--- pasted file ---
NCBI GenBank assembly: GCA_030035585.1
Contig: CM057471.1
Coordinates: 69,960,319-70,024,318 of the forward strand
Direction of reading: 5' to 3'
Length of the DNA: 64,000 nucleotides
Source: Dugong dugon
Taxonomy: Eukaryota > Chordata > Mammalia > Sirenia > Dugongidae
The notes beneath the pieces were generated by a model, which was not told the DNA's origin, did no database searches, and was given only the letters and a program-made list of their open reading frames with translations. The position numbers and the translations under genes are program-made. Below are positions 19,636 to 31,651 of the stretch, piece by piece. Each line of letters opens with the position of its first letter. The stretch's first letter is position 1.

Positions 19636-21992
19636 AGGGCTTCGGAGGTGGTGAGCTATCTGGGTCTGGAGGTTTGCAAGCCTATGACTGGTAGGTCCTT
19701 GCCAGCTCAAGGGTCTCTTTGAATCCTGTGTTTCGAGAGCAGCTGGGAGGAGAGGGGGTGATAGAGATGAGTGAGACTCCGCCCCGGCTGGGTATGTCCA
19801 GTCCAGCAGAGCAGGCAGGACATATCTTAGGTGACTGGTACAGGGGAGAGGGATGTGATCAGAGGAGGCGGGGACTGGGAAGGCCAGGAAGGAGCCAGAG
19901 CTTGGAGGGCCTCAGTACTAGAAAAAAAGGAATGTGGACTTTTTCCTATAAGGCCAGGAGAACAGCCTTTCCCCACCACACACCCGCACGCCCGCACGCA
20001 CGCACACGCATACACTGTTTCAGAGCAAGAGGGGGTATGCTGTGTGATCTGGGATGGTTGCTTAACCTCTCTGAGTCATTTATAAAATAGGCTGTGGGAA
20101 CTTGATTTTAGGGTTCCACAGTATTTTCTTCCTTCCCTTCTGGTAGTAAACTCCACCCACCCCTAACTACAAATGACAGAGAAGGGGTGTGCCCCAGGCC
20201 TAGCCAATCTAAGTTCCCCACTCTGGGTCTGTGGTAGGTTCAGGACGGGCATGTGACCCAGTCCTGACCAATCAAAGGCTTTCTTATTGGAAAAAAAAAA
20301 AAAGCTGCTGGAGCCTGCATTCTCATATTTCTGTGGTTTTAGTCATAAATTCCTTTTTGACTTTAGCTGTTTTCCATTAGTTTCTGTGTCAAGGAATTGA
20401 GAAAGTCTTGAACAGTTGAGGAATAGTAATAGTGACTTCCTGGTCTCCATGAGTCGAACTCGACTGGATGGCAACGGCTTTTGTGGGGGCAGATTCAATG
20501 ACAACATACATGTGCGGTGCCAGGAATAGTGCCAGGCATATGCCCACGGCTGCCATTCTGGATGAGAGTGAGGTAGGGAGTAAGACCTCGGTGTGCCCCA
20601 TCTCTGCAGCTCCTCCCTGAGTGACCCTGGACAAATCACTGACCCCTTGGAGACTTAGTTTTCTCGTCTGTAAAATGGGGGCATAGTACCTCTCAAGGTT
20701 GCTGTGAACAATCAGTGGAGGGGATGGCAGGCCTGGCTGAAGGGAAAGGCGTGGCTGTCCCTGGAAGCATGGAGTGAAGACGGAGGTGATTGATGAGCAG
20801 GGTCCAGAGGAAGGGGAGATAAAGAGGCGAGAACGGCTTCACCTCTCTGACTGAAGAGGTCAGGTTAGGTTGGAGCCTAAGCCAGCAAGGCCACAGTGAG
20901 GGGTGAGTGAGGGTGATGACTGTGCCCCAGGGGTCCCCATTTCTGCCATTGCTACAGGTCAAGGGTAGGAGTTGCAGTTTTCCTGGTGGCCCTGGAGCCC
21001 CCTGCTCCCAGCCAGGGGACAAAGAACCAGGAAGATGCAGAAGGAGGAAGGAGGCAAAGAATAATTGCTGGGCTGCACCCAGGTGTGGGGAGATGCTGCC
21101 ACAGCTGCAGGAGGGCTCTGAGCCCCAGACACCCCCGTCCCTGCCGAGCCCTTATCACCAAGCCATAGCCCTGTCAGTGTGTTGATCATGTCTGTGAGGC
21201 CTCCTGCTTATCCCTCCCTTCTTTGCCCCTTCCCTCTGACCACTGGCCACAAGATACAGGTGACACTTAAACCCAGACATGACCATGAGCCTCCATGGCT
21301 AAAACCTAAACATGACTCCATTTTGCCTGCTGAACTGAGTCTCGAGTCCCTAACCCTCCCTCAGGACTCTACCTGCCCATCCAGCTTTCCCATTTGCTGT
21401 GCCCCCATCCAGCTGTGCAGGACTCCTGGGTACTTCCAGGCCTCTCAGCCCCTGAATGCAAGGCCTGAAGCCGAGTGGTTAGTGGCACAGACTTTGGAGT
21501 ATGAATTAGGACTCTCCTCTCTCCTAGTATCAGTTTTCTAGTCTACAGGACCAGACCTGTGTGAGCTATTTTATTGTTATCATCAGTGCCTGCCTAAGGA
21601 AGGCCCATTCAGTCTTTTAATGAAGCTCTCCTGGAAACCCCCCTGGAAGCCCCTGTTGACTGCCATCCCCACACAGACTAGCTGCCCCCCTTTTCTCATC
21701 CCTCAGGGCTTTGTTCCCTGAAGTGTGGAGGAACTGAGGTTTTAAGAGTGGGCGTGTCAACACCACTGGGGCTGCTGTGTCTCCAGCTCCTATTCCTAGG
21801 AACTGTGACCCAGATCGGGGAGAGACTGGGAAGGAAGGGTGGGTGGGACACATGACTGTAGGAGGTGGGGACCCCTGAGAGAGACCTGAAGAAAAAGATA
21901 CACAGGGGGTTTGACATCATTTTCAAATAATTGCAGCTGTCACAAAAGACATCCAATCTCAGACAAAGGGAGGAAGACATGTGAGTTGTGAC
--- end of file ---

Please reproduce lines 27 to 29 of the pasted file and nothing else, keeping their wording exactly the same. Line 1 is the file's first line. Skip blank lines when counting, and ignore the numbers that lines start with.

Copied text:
21301 AAAACCTAAACATGACTCCATTTTGCCTGCTGAACTGAGTCTCGAGTCCCTAACCCTCCCTCAGGACTCTACCTGCCCATCCAGCTTTCCCATTTGCTGT
21401 GCCCCCATCCAGCTGTGCAGGACTCCTGGGTACTTCCAGGCCTCTCAGCCCCTGAATGCAAGGCCTGAAGCCGAGTGGTTAGTGGCACAGACTTTGGAGT
21501 ATGAATTAGGACTCTCCTCTCTCCTAGTATCAGTTTTCTAGTCTACAGGACCAGACCTGTGTGAGCTATTTTATTGTTATCATCAGTGCCTGCCTAAGGA